‘Sit with me’
None too gracefully, hitching up her skirt, she hoisted herself onto the wall.
‘Do you know’ she said ‘a man living round here named Brandon?’
‘Oh yes. Everyone knows of him’
‘Do you know where I could find him?’
‘He’ll be in the pub, most likely. Friend of yours, is he?’
‘My dad’
‘I see. Do you want me to escort you to the Golden Pint? Pretty girl like you, can’ be too careful’
‘Yes, please. Thank you’
‘Give me a minute to find my head...and my legs’
Shocked I saw his legs has been cut off below the knee. He wore a prosthetic limb. He had it there beside him on the wall.
‘With these, I can go any way I want’
‘How?’ I uttered.
‘I am not sure how it works’
‘How did you lose your leg?’
‘I don’t like to talk about it. I am Jimi. It is a real delight to meet you, my love. I’ve been shut off from the company of women for a good few years’
‘Why, because of your leg?’
‘No, because I got married to a hag of a woman, very unforgiving, I am afraid to say’
‘Blinded by love’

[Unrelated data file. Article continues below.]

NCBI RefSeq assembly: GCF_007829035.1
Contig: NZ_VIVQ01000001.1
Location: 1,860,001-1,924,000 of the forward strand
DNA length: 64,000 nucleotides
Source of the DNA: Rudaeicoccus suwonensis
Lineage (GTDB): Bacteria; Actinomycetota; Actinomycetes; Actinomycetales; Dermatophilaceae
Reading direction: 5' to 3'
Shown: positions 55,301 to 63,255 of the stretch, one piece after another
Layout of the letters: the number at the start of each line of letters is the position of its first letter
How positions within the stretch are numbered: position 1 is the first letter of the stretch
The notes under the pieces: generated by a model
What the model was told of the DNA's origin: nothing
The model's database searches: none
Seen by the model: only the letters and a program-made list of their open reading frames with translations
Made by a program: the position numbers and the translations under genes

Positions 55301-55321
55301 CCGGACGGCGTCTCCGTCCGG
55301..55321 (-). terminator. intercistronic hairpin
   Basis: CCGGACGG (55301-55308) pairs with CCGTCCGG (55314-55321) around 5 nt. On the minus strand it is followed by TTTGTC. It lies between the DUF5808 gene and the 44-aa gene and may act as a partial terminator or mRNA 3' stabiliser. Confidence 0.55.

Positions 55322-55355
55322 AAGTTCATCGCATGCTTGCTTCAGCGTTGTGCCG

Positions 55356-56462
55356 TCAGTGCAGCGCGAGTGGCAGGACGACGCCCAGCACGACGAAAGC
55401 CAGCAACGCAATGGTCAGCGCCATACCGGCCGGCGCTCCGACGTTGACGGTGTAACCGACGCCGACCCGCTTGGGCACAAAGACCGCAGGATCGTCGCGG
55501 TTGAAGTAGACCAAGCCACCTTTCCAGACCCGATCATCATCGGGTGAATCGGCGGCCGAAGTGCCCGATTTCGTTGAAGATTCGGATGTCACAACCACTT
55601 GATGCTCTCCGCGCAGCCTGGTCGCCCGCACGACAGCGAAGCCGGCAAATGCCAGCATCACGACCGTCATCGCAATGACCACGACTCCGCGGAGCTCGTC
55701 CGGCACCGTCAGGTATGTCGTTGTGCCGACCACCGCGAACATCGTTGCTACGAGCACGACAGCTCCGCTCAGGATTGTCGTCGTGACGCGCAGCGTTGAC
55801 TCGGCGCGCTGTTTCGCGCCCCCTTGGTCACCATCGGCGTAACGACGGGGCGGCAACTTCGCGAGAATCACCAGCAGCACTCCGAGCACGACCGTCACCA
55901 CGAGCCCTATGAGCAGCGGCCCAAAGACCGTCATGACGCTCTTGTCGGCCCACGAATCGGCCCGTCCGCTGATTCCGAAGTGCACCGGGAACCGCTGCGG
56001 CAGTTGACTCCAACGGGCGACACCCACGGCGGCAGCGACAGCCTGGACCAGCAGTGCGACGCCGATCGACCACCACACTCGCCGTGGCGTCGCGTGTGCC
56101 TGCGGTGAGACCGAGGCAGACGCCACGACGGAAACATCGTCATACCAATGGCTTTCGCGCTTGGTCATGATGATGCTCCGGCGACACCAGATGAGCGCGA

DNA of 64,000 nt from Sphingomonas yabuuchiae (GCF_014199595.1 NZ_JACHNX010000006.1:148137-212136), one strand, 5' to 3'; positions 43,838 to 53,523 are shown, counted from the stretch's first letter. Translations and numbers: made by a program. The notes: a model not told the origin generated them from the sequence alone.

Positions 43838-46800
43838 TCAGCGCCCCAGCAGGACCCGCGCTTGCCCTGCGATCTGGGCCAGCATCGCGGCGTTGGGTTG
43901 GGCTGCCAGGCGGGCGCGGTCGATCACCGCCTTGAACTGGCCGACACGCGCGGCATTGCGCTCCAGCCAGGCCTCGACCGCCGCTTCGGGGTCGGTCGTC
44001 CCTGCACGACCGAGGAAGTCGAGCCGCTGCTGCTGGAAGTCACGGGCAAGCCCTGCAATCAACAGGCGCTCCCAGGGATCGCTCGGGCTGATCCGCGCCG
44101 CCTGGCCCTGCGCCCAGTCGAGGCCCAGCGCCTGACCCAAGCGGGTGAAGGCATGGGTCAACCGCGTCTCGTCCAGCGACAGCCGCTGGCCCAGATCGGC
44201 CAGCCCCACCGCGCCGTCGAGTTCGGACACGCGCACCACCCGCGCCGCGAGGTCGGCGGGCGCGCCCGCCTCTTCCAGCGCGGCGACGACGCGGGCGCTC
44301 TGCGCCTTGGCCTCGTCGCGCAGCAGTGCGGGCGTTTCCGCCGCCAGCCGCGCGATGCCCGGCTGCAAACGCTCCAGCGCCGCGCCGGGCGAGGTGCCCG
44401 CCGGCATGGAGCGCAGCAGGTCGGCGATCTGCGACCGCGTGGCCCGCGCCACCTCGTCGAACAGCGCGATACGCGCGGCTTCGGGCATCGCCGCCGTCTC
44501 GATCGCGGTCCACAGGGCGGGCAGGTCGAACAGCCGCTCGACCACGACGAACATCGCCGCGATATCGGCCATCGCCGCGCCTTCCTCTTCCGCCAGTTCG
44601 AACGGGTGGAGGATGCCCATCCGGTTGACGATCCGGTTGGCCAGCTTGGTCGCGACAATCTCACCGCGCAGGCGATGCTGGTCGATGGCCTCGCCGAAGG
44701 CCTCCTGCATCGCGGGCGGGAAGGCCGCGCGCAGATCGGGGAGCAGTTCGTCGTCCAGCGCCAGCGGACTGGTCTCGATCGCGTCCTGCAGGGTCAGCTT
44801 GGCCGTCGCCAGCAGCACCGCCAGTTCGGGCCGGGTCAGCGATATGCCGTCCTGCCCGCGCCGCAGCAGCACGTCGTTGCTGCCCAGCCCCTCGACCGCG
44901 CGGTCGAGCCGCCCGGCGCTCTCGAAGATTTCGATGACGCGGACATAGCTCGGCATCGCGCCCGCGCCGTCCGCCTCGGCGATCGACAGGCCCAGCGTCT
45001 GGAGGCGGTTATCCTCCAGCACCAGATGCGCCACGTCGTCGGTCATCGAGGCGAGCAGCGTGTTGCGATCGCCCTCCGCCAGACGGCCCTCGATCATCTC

‘No, blinded by the drink and me with my leg gone off I needed care around the clock, I wasn’t adjusting well, you see and this woman, my wife, was my nurse and she was so concerned for me. I felt I just had to marry her’
They both laughed and she helped him off the wall. He helped her by giving her a drink of something out of his flask. She didn’t ask what it was but it warmed her.
They set off.


message 2: by [deleted user] (new)

Jamesdean wrote: "‘Um, hello...Dad? I mean you could be, you are! Just, will someone pick up the phone, please? Dad?’
Somebody had picked up. She could hear heavy breathing. It sounded like the noise of a raging bu..."


interesting